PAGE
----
John tells us in the Gospel that God did not send Jesus to condemn the world. I am reminded here of the world-affirming theology espoused by Ignatius, who calls us to find God in all things. God is active in our communities and contexts. It is easy for me to find God present in the students and in the ways my colleagues and I accompany them during their first post-secondary educational experiences.

God was certainly present the other day when Isaiah appeared in my office. “Check this out, Father,” he said, and offered a paper for my review from his Shakespeare class. A-. Isaiah’s professor is demanding; this grade was no gift. Isaiah was over the moon. We celebrated his success, and he described how he had written the paper, a process I suggested he might want to repeat if applicable. We had moved a bit from Isaiah’s statement: “Father, I don’t know what you see you in me.” I believe God sees everything in Isaiah, a student who is beginning to believe what God knows–Isaiah is an asset to the Arrupe College community.

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Day 25: The Mission Director and Patricio
By Jodie Bowers

One of the most poignant scenes on our parish mission trips to El Salvador is breaking bread on the final evening of the trip in the home of one of our hosts. Our delegations stay in a modest hotel in the town and eat dinner in modest restaurants near the hotel where the chefs “know how to prepare the food” so us Northerners do not get sick.

But on the final evening, we travel into a simple home of our Salvadoran hosts. Yes, a house with a dirt floor, metal roof, and walls made of bamboo. We sit at a very modest table low to the ground. Chickens, dogs, and cats run through our feet. Outside, a big pig and turkey that the family is growing for next Christmas roam about as our security guards.

Patricio and his wife, Maria, come forward presenting our group with sopa de pollo, bowls of chicken soup with vegetables grown from behind their tiny home. With grace and dignity, Maria places a bowl in front of each of us. Then she brings hot tortillas that she made by hand. Finally, she brings salt to season the tortillas just right.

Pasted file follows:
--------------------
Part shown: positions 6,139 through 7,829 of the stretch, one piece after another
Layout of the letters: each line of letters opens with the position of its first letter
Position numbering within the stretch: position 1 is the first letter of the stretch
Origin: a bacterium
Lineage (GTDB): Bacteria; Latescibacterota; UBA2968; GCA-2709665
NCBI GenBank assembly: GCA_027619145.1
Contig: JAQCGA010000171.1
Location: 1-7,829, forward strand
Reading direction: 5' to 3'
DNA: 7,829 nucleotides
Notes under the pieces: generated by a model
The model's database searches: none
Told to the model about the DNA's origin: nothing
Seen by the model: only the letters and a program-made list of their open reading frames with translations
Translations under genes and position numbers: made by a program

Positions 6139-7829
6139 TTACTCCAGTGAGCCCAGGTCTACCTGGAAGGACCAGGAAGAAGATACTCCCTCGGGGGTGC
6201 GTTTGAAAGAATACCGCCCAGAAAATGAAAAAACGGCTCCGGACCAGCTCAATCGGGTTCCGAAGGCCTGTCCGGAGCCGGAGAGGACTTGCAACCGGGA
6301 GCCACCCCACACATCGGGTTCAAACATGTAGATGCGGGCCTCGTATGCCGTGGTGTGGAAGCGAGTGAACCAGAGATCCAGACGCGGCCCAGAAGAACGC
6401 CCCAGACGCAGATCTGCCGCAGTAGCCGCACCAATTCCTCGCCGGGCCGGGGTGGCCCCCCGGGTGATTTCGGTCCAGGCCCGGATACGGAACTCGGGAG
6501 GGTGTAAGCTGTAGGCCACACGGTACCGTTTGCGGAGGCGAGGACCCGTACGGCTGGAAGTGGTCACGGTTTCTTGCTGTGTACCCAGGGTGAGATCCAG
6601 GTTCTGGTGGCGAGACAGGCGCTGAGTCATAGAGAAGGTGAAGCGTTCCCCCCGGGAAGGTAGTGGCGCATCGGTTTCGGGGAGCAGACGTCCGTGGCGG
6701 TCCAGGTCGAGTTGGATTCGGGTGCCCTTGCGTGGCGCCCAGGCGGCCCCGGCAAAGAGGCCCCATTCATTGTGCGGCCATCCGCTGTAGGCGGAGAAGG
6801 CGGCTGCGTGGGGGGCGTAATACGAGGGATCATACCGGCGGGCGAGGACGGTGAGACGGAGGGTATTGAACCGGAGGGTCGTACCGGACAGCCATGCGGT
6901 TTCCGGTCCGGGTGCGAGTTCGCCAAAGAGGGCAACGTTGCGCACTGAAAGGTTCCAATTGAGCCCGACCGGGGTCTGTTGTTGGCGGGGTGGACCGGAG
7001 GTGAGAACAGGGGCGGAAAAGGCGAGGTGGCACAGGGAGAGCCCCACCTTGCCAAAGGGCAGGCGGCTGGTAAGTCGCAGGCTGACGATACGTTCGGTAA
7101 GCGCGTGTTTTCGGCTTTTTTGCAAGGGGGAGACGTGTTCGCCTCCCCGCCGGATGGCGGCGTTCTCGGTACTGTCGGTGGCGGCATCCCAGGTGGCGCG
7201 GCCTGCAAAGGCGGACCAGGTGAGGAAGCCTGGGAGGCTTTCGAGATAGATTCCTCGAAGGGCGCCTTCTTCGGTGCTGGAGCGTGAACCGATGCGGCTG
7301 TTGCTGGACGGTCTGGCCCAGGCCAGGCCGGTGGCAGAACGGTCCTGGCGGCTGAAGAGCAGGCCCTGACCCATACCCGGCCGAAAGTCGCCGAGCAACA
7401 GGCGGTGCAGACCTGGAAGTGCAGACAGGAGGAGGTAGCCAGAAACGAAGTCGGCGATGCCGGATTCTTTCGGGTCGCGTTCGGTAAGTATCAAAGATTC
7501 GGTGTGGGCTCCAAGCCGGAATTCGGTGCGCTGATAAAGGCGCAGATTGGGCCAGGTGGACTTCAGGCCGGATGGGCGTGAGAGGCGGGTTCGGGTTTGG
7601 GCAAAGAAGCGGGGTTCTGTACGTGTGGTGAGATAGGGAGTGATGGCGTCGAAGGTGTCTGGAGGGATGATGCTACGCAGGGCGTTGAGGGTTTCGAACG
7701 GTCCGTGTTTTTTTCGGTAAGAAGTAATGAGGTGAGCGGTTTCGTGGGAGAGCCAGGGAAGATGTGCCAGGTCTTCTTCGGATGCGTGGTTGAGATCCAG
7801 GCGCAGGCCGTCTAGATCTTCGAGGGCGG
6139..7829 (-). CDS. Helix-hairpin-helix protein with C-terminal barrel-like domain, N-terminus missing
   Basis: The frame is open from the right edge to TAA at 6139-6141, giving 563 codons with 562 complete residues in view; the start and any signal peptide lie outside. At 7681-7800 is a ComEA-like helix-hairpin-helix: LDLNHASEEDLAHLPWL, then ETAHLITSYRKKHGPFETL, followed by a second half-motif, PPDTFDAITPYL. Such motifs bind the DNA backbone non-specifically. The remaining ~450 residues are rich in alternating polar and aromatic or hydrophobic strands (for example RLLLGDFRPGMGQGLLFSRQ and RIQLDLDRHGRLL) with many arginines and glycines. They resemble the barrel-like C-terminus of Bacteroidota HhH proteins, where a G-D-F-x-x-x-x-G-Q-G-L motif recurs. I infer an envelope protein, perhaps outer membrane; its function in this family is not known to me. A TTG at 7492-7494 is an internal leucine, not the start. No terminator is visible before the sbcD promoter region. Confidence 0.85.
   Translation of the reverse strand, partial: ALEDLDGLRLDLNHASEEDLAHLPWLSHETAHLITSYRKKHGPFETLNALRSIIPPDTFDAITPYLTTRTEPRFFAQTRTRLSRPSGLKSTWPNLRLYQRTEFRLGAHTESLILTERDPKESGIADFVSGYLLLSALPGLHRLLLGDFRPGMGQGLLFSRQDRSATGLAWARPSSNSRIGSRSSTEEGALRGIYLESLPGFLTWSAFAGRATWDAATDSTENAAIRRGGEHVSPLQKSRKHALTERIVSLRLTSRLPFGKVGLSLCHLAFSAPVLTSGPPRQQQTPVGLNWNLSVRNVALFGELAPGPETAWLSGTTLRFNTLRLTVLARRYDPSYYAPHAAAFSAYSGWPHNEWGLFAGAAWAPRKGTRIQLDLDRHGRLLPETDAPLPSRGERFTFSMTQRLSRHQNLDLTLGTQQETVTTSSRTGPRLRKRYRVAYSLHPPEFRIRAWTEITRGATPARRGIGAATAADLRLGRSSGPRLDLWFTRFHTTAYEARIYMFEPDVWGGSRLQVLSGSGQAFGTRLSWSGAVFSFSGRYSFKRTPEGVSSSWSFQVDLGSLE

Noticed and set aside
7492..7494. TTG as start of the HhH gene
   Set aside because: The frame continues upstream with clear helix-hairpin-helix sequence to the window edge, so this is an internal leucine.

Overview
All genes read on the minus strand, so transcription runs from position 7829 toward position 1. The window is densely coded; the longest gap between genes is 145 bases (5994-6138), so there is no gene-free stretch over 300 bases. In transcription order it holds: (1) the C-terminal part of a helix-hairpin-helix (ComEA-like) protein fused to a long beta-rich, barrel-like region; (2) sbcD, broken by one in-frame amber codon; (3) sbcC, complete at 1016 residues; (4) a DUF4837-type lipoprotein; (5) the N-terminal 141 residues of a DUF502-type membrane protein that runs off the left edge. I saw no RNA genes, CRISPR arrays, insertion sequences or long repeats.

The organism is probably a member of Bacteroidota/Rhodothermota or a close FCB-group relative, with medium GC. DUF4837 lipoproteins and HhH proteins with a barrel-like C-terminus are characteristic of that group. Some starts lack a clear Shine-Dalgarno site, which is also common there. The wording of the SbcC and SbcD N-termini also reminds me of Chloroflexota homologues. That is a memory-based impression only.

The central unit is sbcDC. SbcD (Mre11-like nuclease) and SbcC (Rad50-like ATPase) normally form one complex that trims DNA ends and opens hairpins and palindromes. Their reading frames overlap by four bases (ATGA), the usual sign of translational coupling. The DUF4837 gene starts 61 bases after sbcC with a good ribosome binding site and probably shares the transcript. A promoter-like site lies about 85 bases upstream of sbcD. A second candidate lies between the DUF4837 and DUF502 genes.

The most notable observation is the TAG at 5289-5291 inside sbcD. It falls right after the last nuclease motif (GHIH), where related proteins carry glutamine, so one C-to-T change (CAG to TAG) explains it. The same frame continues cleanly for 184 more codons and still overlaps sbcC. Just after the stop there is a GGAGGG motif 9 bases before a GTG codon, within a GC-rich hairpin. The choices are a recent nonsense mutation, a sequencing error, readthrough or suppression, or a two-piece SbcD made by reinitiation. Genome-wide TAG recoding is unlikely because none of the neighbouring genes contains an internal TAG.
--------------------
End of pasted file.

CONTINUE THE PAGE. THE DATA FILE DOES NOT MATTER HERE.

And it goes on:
People in the group look at one another anxiously. They know the itinerary says we are eating dinner at Patricio’s house. The reality, however, of eating in abject poverty is a total shock to the system. One of the travelers passes hand sanitizer to the person next to her. Others murmur about whether or not Patricio’s wife “knows how to prepare the food.”

Patricio offers grace. He thanks us for visiting his humble home. He considers it an honor to host us. A blessing from God. He prays for us, that God might reward us for our goodness.

I am half listening, preoccupied with the bowl in front of me. Is the water clean? A sister hen stops at my feet looking upward at me. I can’t help but think this chicken in my bowl was alive just a few moments ago. I quietly thank God that I do not live in a home like this. That I am not poor. That I am not like Patricio. Suddenly all of the solidarity that we have been practicing for the week is out the window.

In today’s Gospel, Jesus presents us with the parable of the “Pharisee and the Tax Collector” – the Pharisee thanking God that he is not like the rest. The parable should be called the “Mission Director and Patricio.”

Sadly, even with our best efforts and with all the good that our parish has accomplished in Santo Domingo, if we do not have a humble and joyous heart, the work is for naught. We experience it every day, connected to the Ignatian family, attending Jesuit schools and parishes. It is tempting to think that we have the best universities, best sports teams, and, yes, best mission programs.

Being the best is empty unless we accompany others, hand-in-hand, along the way. It may take us to some strange and scary places. To the margins. To a hut in a remote part of the world.  Humility invites us to ask for mercy for our own shortcomings with the willingness to have an open heart so we might grow and change and learn and see the world differently. Humility invites us to see each other differently too, as true sisters and brothers.

The reality is that we receive far more than we will ever give to the people of El Salvador. It is the secret and truth of immersion. I am grateful to Patricio and Maria for teaching me this lesson.

Our translators bring forth their guitars. Moments later, there is not a dry eye in the house. Even the chickens are crying, moved by the enormity and spirit of the experience: united in love, in the breaking of the bread, and the sipping of the soup.